At my last full-time job, I wrote some hideously complex bash scripts. They started out small and kind of got away from me. In hindsight, that’s pretty much the way it had to be. I was in charge of dozens of linux computers running hundreds of programs that I wrote, interacting with each other in complex ways. I didn’t fully understand the problem space, and even if I had, I didn’t have time to write all that logic in a more formal language. bash scripts are the perfect medium for spitballing solutions to problems you’re kind of fuzzy about.
This was my first attempt to solve big problems with bash, so I had a lot to learn. For example, I was surprised to discover that this script doesn’t work:
This is an attempt to call a function before it’s defined. Trivial in C++, my native language, but not allowed in bash.
I’m kind of embarrassed to admit that I struggled with this for a long time. I wrote more and more bash functions, which became increasingly interdependent, so this problem got more troublesome as time went on.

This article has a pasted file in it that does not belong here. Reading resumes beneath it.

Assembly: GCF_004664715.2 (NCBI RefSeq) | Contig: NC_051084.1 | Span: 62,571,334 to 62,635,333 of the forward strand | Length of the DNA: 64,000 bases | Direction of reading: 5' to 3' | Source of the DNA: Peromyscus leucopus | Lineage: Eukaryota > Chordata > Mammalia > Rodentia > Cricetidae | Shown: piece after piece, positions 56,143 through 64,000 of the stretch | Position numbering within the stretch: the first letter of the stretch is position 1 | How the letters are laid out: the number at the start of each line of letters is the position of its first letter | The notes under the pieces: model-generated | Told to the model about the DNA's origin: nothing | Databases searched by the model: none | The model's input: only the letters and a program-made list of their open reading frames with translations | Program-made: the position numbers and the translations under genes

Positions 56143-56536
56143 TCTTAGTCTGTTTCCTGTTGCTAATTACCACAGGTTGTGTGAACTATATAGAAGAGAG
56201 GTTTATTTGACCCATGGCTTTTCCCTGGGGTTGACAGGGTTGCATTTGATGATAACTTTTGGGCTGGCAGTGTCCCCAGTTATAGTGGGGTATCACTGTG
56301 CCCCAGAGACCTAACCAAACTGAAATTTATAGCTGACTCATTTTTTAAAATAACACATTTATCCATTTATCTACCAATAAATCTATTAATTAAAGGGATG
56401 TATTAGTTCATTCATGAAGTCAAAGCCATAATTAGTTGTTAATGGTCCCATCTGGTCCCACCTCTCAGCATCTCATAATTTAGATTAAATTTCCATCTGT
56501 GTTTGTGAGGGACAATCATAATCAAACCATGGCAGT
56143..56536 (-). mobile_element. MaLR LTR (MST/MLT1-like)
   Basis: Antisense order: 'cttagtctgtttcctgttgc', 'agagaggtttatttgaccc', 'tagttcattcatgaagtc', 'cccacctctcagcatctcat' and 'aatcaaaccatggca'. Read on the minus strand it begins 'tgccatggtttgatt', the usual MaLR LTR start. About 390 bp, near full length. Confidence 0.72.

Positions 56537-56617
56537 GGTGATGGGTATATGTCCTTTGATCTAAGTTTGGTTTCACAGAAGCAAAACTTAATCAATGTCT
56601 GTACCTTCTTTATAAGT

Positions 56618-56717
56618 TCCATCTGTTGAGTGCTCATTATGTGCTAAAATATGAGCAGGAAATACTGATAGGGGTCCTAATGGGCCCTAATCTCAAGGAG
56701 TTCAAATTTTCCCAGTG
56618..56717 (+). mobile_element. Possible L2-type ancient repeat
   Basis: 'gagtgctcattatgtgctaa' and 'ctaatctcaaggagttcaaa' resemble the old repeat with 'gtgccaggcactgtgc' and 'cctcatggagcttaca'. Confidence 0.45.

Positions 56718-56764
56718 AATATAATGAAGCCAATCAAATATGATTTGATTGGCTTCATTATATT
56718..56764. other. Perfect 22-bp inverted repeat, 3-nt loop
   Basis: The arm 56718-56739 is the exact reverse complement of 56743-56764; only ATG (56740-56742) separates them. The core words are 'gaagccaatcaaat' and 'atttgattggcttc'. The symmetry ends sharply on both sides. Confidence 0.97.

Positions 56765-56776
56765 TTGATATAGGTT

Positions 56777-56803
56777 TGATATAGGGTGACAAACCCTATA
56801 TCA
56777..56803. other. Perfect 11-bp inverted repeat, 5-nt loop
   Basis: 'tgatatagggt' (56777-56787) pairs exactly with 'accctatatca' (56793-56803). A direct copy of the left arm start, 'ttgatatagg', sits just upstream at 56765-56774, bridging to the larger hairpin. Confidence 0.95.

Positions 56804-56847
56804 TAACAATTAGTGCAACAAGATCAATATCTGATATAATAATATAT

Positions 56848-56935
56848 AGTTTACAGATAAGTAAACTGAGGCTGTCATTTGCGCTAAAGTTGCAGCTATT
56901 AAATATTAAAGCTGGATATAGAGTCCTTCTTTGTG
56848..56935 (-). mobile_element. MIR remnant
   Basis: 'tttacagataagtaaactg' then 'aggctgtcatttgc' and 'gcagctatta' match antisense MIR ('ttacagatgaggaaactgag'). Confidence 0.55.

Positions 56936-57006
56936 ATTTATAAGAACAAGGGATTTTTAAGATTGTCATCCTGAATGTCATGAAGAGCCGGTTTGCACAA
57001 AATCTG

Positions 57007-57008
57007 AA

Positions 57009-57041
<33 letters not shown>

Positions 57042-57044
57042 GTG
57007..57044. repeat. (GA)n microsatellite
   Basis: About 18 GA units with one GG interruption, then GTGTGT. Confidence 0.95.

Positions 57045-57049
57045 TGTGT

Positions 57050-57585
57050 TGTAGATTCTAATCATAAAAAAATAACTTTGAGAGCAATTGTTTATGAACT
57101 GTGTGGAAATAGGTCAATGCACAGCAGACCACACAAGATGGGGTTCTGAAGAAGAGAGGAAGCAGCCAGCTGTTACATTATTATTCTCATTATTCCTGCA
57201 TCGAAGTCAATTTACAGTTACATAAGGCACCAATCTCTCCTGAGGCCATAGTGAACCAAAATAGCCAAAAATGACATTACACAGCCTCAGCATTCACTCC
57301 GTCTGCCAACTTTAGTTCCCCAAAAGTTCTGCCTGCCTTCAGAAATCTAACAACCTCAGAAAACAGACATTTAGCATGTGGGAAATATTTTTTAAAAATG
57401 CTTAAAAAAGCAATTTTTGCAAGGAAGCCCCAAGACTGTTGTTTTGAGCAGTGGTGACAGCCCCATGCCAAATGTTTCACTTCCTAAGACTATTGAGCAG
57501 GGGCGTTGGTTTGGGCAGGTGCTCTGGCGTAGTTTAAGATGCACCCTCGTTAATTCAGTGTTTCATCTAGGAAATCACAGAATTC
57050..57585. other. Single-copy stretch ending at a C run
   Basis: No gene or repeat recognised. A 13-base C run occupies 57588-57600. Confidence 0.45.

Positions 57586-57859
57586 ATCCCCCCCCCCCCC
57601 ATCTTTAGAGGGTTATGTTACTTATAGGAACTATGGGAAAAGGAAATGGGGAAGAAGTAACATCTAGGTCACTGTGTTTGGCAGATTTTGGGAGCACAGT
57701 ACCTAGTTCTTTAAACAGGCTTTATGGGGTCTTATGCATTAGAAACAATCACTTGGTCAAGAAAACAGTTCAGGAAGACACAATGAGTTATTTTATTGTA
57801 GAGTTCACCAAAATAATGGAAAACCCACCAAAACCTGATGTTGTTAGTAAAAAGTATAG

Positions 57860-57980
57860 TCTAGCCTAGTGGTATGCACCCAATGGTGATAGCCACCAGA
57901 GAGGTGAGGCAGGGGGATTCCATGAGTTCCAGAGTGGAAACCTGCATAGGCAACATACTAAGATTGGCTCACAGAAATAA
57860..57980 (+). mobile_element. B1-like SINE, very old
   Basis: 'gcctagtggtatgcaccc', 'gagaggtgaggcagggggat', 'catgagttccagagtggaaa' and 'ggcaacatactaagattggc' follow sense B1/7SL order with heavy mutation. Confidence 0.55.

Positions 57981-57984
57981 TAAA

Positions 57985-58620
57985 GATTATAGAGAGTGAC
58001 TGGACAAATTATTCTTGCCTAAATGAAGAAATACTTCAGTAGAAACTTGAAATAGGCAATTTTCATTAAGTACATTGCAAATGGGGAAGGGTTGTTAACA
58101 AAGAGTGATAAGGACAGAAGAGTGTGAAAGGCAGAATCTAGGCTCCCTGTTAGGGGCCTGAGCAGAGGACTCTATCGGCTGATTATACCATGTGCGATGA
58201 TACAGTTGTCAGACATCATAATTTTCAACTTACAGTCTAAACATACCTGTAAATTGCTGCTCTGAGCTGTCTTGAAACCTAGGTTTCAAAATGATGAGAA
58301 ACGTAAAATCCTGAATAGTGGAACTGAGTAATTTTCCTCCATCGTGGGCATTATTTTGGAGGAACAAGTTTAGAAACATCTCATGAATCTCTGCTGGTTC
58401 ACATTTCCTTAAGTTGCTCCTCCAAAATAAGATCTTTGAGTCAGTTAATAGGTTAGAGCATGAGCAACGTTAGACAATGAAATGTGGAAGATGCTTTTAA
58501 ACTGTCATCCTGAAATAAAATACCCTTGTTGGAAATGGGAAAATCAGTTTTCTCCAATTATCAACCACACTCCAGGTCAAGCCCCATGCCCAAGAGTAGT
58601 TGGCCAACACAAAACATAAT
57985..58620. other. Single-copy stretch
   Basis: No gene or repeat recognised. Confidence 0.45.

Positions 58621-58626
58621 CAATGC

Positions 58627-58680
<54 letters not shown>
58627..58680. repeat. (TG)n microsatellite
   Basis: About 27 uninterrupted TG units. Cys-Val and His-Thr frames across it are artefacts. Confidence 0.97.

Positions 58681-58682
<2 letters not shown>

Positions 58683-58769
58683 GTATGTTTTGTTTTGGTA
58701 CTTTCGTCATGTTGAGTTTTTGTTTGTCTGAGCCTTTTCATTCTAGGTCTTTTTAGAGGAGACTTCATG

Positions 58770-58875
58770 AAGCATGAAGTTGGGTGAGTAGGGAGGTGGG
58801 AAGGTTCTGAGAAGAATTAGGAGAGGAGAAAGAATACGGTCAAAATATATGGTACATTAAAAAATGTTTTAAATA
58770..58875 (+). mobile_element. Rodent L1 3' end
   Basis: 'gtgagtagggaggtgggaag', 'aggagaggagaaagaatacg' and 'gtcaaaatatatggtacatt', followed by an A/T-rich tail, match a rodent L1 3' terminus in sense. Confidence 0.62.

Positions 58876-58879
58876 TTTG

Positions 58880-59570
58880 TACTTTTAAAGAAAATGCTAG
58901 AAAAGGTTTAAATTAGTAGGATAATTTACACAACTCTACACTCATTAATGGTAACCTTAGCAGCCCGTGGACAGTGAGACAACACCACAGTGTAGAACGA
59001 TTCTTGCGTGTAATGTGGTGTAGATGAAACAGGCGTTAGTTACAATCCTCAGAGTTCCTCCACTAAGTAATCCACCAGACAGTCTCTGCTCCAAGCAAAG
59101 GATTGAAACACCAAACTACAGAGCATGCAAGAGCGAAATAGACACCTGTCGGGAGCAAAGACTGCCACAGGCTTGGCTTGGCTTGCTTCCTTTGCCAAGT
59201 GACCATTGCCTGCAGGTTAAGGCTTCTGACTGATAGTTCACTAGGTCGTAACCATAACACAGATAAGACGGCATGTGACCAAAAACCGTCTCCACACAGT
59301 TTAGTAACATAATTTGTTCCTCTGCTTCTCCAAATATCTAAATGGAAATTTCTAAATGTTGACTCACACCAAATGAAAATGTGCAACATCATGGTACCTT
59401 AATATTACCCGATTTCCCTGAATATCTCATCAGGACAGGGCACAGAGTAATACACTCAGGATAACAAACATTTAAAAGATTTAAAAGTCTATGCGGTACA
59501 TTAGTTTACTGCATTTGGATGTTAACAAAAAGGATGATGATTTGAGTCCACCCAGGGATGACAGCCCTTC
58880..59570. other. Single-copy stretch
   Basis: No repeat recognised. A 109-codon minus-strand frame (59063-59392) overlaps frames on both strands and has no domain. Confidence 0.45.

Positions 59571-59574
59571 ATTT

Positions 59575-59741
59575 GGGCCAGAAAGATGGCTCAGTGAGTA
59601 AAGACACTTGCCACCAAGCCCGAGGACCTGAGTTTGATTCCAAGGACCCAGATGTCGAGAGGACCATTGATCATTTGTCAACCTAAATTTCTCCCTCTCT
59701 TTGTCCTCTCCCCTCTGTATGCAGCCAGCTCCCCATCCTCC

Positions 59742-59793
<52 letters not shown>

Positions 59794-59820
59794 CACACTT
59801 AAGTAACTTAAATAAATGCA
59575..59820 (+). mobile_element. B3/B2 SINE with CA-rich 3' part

For this reason and many others, I decided to adopt a more C-like structure for my bash scripts. Like this:
main() is calling test1() and test2() before they are defined. But it doesn’t matter anymore, because all functions are defined before the program starts running. The bash interpreter has read the entire script before execution begins at the very last line, when main() is called.
I would have done this right from the beginning, but I didn’t know about the $* trick. That passes all command-line parameters received by the script to the main() function, so it can do whatever it likes with them.